In my open letter to Ron Prince on Monday, I let him know that I would be keeping a much keener eye on his coaching from here on out. When I said that the honeymoon was over, I didn't just mean holding back some scathing commentary about what goes on between the white lines; I was also talking about what he says behind the podium as well.
For those of you who followed my work at Chronicles of a K-State Fan, you know that I like to poke fun at Ron Prince's rambling press conferences. Most of the time, ninety-five percent of what he says is purely coach speak gibberish meant to fill time. However, every once in a great while, some nugget, be it intentional or not, slips through the cracks. On Monday, during his weekly press conference, he dropped this gem:
"Coming into this game, I think it is pretty obvious that this offense we are going to play, being one of the top rushing offensives in the country; they have a very unique combination of a quarterback. And you hear a lot about the terms called dual-threat quarterback, and I think about all the ones I have seen, this one might be the best one. Legitimately, an unbelievable passer, very accurate, has tremendous sense of timing on his passes; he can pass from within the pocket and on the move. And then he is the leading rusher among quarterbacks in the country. And when you have the all-time leading rusher in the backfield with you, it gives you a pretty potent combination. We are pretty aware that the Ragin Cajuns’ have an excellent running game. So they can run the ball which sets up a nice play action pass which establishes a good tempo to maintain position of the ball and wear teams down.
Honestly, Ron, have you watched football in the past few years? Does the name Vince Young ring a bell? Tim Tebow? Hell, why don't we just rattle off the list of successful dual-threat quarterbacks that have played at Kansas State: Michael Bishop, Jonathan Beasley, and Ell Roberson. Did you get rid of all of the tape that Bill Snyder left behind? Or are you just completely oblivious to the fact that you're in the house that dual-threat quarterbacks built?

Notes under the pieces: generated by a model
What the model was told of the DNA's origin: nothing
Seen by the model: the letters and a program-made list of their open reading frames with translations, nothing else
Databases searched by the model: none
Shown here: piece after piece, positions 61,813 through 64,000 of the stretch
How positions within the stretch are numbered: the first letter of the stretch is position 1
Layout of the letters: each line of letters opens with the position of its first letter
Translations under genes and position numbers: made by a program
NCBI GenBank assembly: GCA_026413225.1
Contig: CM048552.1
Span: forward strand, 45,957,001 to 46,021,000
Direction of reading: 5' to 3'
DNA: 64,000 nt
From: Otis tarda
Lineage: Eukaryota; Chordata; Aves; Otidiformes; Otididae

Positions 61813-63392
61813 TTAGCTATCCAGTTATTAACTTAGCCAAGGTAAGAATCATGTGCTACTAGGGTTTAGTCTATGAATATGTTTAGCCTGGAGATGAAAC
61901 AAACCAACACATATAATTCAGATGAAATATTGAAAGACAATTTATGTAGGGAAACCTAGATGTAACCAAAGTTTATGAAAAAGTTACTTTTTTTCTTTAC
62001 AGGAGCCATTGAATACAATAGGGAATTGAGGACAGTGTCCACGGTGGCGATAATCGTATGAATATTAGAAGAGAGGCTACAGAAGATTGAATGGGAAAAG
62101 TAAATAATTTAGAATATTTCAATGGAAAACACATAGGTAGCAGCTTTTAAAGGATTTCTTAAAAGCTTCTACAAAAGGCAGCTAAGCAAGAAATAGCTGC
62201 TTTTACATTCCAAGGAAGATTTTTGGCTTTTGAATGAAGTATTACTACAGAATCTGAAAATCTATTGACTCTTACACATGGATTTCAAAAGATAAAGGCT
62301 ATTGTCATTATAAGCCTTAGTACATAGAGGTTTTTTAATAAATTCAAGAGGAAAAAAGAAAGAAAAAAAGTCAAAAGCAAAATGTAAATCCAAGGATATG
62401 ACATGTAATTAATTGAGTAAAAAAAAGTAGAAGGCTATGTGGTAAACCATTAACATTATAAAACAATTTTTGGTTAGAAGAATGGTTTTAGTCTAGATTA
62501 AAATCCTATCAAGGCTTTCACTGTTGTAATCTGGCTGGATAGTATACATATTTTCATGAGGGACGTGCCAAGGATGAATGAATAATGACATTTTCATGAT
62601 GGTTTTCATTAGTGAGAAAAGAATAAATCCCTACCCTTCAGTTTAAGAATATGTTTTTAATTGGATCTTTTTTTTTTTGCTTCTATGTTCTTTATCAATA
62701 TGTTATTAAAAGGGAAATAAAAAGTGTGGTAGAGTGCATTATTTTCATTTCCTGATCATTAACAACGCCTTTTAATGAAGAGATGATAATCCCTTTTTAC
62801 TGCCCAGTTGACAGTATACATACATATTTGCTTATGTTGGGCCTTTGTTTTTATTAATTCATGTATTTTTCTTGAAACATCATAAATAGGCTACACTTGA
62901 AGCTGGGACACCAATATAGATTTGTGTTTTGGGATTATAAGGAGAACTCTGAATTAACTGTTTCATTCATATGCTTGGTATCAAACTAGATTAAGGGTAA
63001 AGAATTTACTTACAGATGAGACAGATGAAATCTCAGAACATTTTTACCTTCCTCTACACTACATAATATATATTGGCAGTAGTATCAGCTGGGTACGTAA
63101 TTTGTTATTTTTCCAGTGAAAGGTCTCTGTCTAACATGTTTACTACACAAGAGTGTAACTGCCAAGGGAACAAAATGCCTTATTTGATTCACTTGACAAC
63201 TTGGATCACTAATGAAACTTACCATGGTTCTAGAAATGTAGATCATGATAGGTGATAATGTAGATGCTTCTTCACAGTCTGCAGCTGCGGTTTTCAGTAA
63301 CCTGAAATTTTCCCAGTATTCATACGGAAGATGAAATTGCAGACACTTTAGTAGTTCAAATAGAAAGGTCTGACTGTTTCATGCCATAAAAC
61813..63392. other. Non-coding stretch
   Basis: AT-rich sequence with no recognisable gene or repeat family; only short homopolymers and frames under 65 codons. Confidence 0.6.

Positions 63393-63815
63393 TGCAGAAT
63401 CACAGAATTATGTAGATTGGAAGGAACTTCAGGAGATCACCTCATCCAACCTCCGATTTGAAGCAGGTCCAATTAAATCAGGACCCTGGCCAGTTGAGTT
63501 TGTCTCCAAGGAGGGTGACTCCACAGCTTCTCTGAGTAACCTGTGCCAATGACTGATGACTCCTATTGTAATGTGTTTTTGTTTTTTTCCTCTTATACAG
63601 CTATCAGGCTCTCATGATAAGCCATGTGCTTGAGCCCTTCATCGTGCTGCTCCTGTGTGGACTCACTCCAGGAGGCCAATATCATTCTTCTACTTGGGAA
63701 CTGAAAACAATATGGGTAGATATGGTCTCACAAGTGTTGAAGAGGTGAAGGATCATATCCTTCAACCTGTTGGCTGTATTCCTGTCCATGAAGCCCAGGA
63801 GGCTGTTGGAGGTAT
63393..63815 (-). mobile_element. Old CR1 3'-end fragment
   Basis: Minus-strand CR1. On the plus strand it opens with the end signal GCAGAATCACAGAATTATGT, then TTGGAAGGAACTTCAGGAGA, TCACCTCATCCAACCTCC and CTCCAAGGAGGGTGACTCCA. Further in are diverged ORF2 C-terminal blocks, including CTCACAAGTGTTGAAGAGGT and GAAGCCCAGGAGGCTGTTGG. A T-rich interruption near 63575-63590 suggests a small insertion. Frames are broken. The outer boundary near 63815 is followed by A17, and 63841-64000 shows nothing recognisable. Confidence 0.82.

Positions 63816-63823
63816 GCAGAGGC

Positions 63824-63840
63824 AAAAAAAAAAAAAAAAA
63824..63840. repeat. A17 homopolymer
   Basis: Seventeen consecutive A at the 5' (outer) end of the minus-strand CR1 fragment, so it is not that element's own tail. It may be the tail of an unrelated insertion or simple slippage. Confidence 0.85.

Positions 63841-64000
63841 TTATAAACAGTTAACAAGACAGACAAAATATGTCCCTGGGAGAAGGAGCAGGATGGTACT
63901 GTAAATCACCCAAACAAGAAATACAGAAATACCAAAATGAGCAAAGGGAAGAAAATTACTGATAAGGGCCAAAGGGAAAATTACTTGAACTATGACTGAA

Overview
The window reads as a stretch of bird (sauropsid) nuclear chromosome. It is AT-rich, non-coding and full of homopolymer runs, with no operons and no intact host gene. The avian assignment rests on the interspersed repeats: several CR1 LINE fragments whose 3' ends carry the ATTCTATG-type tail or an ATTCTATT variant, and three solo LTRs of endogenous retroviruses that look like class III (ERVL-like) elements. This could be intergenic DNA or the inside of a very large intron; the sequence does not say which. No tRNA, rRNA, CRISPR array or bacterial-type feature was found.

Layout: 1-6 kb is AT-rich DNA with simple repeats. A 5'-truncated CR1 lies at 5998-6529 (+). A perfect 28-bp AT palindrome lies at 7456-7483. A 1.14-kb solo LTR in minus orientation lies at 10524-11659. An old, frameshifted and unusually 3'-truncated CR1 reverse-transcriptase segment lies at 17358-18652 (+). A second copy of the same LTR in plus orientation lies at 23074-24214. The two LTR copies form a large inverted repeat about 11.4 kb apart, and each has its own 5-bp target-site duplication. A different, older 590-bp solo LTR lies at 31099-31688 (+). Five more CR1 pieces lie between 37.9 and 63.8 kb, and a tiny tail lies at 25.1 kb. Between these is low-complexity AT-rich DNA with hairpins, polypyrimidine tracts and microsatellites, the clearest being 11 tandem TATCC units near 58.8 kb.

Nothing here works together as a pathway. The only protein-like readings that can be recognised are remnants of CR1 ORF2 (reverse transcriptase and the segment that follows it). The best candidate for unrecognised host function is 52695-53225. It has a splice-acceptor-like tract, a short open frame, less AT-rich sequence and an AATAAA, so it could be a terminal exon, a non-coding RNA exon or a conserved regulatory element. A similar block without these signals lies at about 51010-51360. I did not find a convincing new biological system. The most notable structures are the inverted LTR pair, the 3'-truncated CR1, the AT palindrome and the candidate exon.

I'm not trying to take anything away from Michael Desormeaux, but really? The best dual-threat QB you've seen? Do I look like I was born yesterday?
As I said, I'm not trying to discount Desormeaux. I'm sure he's more than capable of accumulating some nice offensive numbers against the porous Kansas State defense, but he's currently ranked #59 in the nation for pass efficiency. He's accumulated 889 yards of total offense (338 rushing, 551 passing), and he's only scored four touchdowns (two rushing, two passing). I mean, I'm sure he's good, but don't bullshit me, Ron.
Seriously. I know what you're doing. You're building this guy up because you know he's going to cause our defense fits on Saturday, and you're trying to make it seem like his performance will be more indicitive of how good he is as opposed to how bad we are. Do you know what that's called Ron? It's called a "straw man". When confronted with an honest, logical arugment or assessment (like our defense holding up about as well as a New Orleans levee), you retort with a completley different one that's easy to win. For example:
PJ: Jesus Christ. How did we let a quarterback from the Sun Belt rush for 150 yards on the defense and throw for another 150? Our defense has issues.
RP: Michael Desormeaux is the best quarterback I've ever seen. Did you see him today? His passes were on target, he was decisive in the pocket, and he was the best player on the field today.
PJ: But, Coach, wouldn't you say it's more indicative of how bad our defense is compared to how good he is?
RP: How can you say that? He's easily the best dual-threat quarterback I've seen, and his performance against us today proves it.
Now, who knows if Desormeaux will really cause us fits on Saturday, but I'm not sure exactly what stunt you're trying to pull with this little comment of yours. I do know that I don't like it. It sounds like a "straw man" to me. Why don't you just say something like, "We know the opposing team's quarterback is a great player. We'll definately have to account for his talents on Saturday, or he'll give us fits." Doesn't that basically do the trick? What's with the hyperbole?
This may seem pretty nitpicky, but I think I speak for a lot of K-State fans when I say, "Tone it down." Not every opposing player is the greatest player of his generation. Especially one that 95% of college football fans have never even heard of.
Monty Python - Argument Clinic (via benthecartoon)